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Press Start: Lead an Empowered Life as a Clinical Laboratorian

ASCP Certification Brings Mixed Emotions

Published December 17, 2009 8:52 PM by Glen McDaniel

A couple days ago I received an email from ASCP reminding me that my NCA certification is expiring soon and welcoming me to ASCP. They even teased me by writing my full name followed by the "newly bestowed" ASCP credentials.

I must say, I have very mixed emotions. On the one hand, I feel like the unity among CLS credentialing agencies-something I have long advocated- is finally a reality. On the other hand it seems weird to see some odd new credential attached to my name. I also feel a deep sense of loss; as if a parent had gone on a long, extended journey- or had died suddenly.

I know I can choose to simply ignore the ASCP invitation and  identify as an NCA certificant  (at least in the short term). But how long before NCA is forgotten as a relic of  a distant past? When I first sought US credentials (I was trained and certified in Canada) I deliberately chose NCA because of their philosophy of "certification of the profession by the profession." I also liked the fact their examinations were based on actual ongoing job analysis of practicing laboratorians rather than esoteric theory, often unrelated to daily activities.

NCA was one of the only certification agencies run by a membership organization; and I strongly believed then, as I do now, that membership and credentialing should be separate. As someone who believes in lifelong learning, the fact that NCA required continuing education to maintain certification was also a big plus for me. Lastly, I thought the "clinical laboratory scientist" (CLS) moniker was so much more descriptive and progressive that the stodgy, nondescript "medical technologist" used by all the other credentialing agencies.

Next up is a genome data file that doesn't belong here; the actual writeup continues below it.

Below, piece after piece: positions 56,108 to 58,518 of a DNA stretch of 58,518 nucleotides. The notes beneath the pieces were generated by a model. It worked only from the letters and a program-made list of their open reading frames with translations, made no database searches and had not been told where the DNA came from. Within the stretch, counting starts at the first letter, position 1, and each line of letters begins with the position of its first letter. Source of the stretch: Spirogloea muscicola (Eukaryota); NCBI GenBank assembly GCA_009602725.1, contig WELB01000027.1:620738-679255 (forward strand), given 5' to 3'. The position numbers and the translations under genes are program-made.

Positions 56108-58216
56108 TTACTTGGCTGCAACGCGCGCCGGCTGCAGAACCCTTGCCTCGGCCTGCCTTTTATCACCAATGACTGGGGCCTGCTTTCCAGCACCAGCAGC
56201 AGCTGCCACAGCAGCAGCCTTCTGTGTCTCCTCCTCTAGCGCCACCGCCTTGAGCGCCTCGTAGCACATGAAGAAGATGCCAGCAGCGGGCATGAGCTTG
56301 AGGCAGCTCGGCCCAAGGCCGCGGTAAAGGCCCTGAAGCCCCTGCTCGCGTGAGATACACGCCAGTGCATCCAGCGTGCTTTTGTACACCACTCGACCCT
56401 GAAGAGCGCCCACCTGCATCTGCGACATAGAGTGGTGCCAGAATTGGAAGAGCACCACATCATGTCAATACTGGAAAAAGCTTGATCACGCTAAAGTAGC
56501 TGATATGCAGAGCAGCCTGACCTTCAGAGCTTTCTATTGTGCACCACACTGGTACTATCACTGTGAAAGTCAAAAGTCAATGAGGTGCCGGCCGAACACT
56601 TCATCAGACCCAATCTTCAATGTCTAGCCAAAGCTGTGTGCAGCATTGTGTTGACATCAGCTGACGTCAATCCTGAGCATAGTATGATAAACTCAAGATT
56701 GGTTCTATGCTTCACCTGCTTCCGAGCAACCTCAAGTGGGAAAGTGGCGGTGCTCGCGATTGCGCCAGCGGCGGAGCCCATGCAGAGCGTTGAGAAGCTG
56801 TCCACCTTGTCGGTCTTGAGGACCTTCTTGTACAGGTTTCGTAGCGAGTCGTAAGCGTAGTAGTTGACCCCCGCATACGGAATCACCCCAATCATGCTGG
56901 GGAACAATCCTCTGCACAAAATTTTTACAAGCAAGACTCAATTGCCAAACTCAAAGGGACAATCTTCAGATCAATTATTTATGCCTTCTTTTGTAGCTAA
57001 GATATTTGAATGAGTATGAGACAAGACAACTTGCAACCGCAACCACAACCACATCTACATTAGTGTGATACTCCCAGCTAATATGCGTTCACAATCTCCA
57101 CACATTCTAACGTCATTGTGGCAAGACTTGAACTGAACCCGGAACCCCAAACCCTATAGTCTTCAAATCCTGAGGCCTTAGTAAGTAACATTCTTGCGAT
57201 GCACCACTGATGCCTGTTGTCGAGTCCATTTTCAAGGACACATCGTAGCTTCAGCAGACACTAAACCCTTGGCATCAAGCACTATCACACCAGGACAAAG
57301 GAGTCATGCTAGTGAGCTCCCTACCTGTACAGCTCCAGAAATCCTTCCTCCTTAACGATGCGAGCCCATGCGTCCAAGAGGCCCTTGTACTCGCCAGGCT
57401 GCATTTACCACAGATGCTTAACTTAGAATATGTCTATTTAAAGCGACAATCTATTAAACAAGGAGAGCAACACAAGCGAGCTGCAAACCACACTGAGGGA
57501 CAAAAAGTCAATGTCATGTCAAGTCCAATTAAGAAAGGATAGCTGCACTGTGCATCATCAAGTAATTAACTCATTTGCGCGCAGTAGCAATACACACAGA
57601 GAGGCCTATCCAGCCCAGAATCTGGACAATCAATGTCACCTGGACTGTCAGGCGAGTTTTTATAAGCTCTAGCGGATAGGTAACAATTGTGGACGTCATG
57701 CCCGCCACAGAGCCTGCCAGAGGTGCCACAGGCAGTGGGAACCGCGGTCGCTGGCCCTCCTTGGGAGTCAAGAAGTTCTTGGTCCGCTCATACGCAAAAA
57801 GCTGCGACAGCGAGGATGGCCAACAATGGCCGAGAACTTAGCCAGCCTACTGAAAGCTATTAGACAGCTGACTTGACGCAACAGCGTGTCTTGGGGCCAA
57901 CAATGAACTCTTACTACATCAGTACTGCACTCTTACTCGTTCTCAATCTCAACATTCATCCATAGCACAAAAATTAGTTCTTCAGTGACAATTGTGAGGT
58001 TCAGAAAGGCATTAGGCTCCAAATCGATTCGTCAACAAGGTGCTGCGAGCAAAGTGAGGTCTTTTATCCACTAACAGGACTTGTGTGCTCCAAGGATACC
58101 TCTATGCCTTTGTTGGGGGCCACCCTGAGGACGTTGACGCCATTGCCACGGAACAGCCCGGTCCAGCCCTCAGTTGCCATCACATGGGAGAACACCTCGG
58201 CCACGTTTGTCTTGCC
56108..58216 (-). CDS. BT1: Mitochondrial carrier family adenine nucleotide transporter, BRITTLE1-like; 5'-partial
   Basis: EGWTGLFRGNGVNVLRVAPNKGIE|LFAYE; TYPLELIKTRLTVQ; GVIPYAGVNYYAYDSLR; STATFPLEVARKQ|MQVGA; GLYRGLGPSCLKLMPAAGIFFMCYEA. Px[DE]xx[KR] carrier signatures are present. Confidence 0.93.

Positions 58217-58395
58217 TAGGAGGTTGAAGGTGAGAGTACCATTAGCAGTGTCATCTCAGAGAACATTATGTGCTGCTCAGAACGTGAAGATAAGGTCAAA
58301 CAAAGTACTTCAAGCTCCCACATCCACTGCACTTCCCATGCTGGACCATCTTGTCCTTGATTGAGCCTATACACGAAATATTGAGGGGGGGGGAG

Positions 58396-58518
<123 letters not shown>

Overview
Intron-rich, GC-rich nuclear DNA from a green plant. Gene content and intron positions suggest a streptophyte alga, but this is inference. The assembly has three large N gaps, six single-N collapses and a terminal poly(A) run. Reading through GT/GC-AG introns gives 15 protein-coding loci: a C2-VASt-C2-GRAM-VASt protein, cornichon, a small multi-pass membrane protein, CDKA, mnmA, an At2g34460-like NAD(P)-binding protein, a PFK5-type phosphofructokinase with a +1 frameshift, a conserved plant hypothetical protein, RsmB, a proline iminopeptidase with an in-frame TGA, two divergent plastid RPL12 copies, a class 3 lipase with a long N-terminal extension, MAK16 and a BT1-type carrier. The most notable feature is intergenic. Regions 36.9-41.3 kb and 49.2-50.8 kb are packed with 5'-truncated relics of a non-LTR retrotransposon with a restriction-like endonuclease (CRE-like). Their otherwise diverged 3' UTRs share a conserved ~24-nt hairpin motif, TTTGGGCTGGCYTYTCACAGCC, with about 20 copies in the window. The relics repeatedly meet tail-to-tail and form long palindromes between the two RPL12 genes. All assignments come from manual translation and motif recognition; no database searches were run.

So, yes, I admit to having mixed feelings as I debate whether to stop grieving over a dead NCA and simply send in my CEUs to be officially re-certified by ASCP.

17 comments

Since the ASCP took over the popular and progressive NCA in 2009, I have periodically received emails

April 2, 2013 8:46 PM

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worldpharmarx worldpharmarx, worldpharmarx May 27, 2011 7:15 AM
texas AZ

My saga with ASCP continues. In early January, I submitted my renewals (application form, CEUs and fee) for conversion of my NCA credentials.

Yesterday I received TWO letters  informing me in ominous bold type that "This notice is to remind you that your certification will expire February 28, 2010."   The missive further urges me to submit my application with $75 immediately.

I wonder how much they spend on stamps sending two letters per person to individuals who have already applied -as verified by their own online information.

This is minor I know; but I just have been very unimpressed with the apparent sloppiness of this outfit. I am yet to have one single smooth, respectful interaction with them.

Glen McDaniel February 6, 2010 5:45 PM

Thank goodness I earned my MT license years ago by taking the State exam. And HEW exam. And the AMT exam. I am not even allowed to take any tests now.  Because I don't have a degree.  I've been doing this job for 45 years, but now I don't know what I am doing because I don't have a degree, right?